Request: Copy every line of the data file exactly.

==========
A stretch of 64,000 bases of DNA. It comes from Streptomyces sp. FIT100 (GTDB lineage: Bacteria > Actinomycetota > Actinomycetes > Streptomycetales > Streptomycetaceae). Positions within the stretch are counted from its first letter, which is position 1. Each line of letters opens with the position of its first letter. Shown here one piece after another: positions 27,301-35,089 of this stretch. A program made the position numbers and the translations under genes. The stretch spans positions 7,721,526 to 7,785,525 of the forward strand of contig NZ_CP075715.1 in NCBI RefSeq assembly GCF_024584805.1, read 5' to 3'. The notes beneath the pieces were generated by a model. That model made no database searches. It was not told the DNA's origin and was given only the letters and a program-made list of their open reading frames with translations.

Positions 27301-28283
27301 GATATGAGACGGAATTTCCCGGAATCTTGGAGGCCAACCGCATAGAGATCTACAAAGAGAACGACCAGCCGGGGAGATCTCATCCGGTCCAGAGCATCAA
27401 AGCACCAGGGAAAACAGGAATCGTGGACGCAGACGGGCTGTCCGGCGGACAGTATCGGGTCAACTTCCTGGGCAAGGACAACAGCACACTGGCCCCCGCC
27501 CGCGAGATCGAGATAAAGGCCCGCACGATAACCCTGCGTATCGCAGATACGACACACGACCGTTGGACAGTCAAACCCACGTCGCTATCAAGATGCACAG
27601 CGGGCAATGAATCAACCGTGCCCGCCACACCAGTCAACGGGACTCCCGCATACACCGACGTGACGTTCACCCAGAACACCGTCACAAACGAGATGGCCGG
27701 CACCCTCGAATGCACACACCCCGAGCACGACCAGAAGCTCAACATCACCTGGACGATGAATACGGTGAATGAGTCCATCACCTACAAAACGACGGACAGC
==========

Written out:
A stretch of 64,000 bases of DNA. It comes from Streptomyces sp. FIT100 (GTDB lineage: Bacteria > Actinomycetota > Actinomycetes > Streptomycetales > Streptomycetaceae). Positions within the stretch are counted from its first letter, which is position 1. Each line of letters opens with the position of its first letter. Shown here one piece after another: positions 27,301-35,089 of this stretch. A program made the position numbers and the translations under genes. The stretch spans positions 7,721,526 to 7,785,525 of the forward strand of contig NZ_CP075715.1 in NCBI RefSeq assembly GCF_024584805.1, read 5' to 3'. The notes beneath the pieces were generated by a model. That model made no database searches. It was not told the DNA's origin and was given only the letters and a program-made list of their open reading frames with translations.

Positions 27301-28283
27301 GATATGAGACGGAATTTCCCGGAATCTTGGAGGCCAACCGCATAGAGATCTACAAAGAGAACGACCAGCCGGGGAGATCTCATCCGGTCCAGAGCATCAA
27401 AGCACCAGGGAAAACAGGAATCGTGGACGCAGACGGGCTGTCCGGCGGACAGTATCGGGTCAACTTCCTGGGCAAGGACAACAGCACACTGGCCCCCGCC
27501 CGCGAGATCGAGATAAAGGCCCGCACGATAACCCTGCGTATCGCAGATACGACACACGACCGTTGGACAGTCAAACCCACGTCGCTATCAAGATGCACAG
27601 CGGGCAATGAATCAACCGTGCCCGCCACACCAGTCAACGGGACTCCCGCATACACCGACGTGACGTTCACCCAGAACACCGTCACAAACGAGATGGCCGG
27701 CACCCTCGAATGCACACACCCCGAGCACGACCAGAAGCTCAACATCACCTGGACGATGAATACGGTGAATGAGTCCATCACCTACAAAACGACGGACAGC